Thrift Savings Plan Lifecycle Funds

TSP Lifecycle Funds

The TSP L Funds, or Lifecycle funds, are what we consider the Thrift Savings Plans automated “Set it and forget it” funds.

These professionally determined investment allocations are tailored to meet TSP member investment objectives based on their projected retirement date. For example…

  • L 2050 Fund – TSP members retiring in 2045 or later
  • L 2040 Fund – TSP members retiring between 2035 – 2044
  • L 2030 Fund – TSP member retiring between 2025 – 2034
  • L 2020 Fund – TSP members retiring between 2015 – 2024
  • L Income Fund – TSP members currently withdrawing from their TSP accounts in monthly payments or TSP members who plan to begin withdrawing before 2017.

The official objective of these funds is to strike an optimal balance between the expected risk and return associated with each fund. Simply stated, when you’re younger you can take on more risk and as you grow older your exposure to risk should be reduced.

If you are familiar with our TSP Investing Newsletter then you know we do not believe in “Setting and Forgetting” your retirement accounts. Based on this simple truth…

Nobody cares about your retirement as much as you, period!

You need to be the one who cares about your wealth and retirement, nobody else. We’re not implying you need to become a stock market expert and analyze investments all day. But you certainly need to be financially literate.

The words “diversification”, “asset allocation”, “compounding interesting”, etc should not be foreign to you. Take the time to understand the basics regarding stocks, bonds, mutual funds, and ETFs.

Some may think this is common knowledge but you would be amazed at the number of Thrift Savings Plan participants who have no clue what they mean.

Nonetheless, we have reviewed and analyzed the TSP Lifecycle Funds for you.

TSP Lifecycle Funds And Their Fatal Flaw

If you’ve had a meeting with a financial advisor or read any modern book on planning for retirement. Then chances are you’ve likely been given the narrative, “The stock market over time averages approximately 8-10%.” Unfortunately, this narrative doesn’t apply to the Thrift Savings Plan Lifecycle funds. Not in the least bit…

At face value 8-10% average gains makes sense right? How could it not when you see a graph like this?

SP 500

But here’s the reality…

The S&P 500 has only returned 8-10% in a single year once in the last 88 years. Think about that for a moment.

Now think about this, in order for you to fully take advantage of the historic statistical return of 8-10% you would need to be fully invested in the stock market. But that is not the case with the TSP’s Lifecycle Funds, not in the least bit.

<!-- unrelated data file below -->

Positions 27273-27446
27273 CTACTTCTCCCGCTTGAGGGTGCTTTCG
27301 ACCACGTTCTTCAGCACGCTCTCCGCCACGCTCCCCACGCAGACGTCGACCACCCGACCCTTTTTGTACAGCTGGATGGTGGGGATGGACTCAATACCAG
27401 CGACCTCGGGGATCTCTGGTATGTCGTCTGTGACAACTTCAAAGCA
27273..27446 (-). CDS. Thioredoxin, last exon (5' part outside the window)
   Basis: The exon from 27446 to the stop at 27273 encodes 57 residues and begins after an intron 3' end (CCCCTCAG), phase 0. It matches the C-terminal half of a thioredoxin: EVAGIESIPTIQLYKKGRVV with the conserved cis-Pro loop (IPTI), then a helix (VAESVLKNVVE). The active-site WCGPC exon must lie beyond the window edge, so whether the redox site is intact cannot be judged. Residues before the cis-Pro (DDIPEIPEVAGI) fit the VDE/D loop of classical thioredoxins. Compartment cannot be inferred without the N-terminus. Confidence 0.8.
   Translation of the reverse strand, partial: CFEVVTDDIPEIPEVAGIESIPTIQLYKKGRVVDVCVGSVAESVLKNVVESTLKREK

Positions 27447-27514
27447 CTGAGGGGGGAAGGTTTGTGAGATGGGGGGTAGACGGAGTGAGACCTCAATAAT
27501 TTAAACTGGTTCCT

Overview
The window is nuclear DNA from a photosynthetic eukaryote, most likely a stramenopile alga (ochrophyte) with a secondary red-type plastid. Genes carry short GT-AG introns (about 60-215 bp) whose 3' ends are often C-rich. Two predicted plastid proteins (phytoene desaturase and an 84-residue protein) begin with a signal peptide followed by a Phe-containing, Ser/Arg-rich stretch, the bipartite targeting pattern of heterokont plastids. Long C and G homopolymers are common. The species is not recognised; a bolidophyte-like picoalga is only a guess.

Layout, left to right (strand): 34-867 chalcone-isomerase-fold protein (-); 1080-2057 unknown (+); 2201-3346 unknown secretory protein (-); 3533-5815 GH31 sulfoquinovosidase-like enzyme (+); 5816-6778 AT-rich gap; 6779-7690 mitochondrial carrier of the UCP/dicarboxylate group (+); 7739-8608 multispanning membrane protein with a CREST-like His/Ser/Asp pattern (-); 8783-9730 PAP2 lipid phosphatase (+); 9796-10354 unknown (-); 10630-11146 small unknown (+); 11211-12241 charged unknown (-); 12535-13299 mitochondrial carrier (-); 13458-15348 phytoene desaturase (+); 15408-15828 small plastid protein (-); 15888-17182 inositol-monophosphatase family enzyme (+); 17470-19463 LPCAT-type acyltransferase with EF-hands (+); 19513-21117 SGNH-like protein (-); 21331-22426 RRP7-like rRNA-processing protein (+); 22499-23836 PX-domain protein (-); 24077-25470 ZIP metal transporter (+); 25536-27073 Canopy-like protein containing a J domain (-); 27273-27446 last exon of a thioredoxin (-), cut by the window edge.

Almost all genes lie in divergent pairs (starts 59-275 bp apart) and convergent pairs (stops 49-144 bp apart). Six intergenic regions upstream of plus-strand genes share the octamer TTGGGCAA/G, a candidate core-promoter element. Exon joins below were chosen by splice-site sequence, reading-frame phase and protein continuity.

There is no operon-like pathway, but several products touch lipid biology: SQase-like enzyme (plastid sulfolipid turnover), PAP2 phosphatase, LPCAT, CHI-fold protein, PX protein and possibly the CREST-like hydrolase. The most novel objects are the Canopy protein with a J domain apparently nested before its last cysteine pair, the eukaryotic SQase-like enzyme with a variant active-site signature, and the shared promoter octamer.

We’ve reviewed all the TSP L Funds and documented their TSP fund allocations on July 2009 and January 2016.

We chose both these time frames for two important reasons…

In July 2009, the U.S. stock market was coming out of one of the worst stock market crashes in history.

By January 2016, the U.S. stock market was close to an all time high.

Take a look for yourself!

TSP Lifecycle 1

Would you rather have your money fully invested while the market was severely underpriced in order to take advantage of huge gains to come? Or would you prefer to have a partial amount of your capital on the sidelines watching?

Some might think keeping a portion of your capital in reserve is prudent and they’re exactly right, if your portfolio was comprised of individual stocks. In regards to the Thrift Savings Plan or any retirement plan for that matter you simply cannot achieve the historical annual return of 9.5% if a portion of your capital is sitting in cash.

But this is the exact flaw of the TSP Lifecycle Funds. Take a look for yourself…

Lifecycle Fund Comparison.001

TSP L Income Fund

This fund was designed for TSP members who are already in retirement and withdrawing from their TSP accounts.

In theory they have a large portfolio balance and are using monthly withdrawals to supplement the pension they are receiving from the government.

But let’s take a deeper look at the allocation for this fund:

With a 74% allocation to the G Fund and a 6% allocation to the F Fund, this equates to 80% of your portfolio being allocated outside of the stock market. Which makes perfect sense, at this stage of retirement you do not want to take on a significant amount of risk with your nest egg. And if possible, it’d be great to withdrawal interest generated from your retirement portfolio without depleting the principal.